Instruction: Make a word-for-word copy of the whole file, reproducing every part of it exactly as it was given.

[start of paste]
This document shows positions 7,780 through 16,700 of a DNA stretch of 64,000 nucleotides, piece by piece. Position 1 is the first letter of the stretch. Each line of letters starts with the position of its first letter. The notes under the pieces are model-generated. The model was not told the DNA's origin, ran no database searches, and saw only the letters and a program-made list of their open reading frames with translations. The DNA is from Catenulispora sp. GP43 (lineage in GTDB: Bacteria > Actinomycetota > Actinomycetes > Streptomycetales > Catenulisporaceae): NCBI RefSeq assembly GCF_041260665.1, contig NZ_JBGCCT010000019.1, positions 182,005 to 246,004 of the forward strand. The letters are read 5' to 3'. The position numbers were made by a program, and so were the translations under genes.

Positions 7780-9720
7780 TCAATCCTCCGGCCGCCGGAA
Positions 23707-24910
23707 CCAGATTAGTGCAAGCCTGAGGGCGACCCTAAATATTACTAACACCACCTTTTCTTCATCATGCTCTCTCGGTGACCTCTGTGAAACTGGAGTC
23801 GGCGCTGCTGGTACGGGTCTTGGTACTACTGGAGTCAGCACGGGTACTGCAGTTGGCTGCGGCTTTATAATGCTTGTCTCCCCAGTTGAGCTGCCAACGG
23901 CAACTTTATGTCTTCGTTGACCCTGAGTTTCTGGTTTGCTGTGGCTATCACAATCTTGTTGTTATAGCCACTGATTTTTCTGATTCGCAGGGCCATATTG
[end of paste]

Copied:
This document shows positions 7,780 through 16,700 of a DNA stretch of 64,000 nucleotides, piece by piece. Position 1 is the first letter of the stretch. Each line of letters starts with the position of its first letter. The notes under the pieces are model-generated. The model was not told the DNA's origin, ran no database searches, and saw only the letters and a program-made list of their open reading frames with translations. The DNA is from Catenulispora sp. GP43 (lineage in GTDB: Bacteria > Actinomycetota > Actinomycetes > Streptomycetales > Catenulisporaceae): NCBI RefSeq assembly GCF_041260665.1, contig NZ_JBGCCT010000019.1, positions 182,005 to 246,004 of the forward strand. The letters are read 5' to 3'. The position numbers were made by a program, and so were the translations under genes.

Positions 7780-9720
7780 TCAATCCTCCGGCCGCCGGAA
Positions 23707-24910
23707 CCAGATTAGTGCAAGCCTGAGGGCGACCCTAAATATTACTAACACCACCTTTTCTTCATCATGCTCTCTCGGTGACCTCTGTGAAACTGGAGTC
23801 GGCGCTGCTGGTACGGGTCTTGGTACTACTGGAGTCAGCACGGGTACTGCAGTTGGCTGCGGCTTTATAATGCTTGTCTCCCCAGTTGAGCTGCCAACGG
23901 CAACTTTATGTCTTCGTTGACCCTGAGTTTCTGGTTTGCTGTGGCTATCACAATCTTGTTGTTATAGCCACTGATTTTTCTGATTCGCAGGGCCATATTG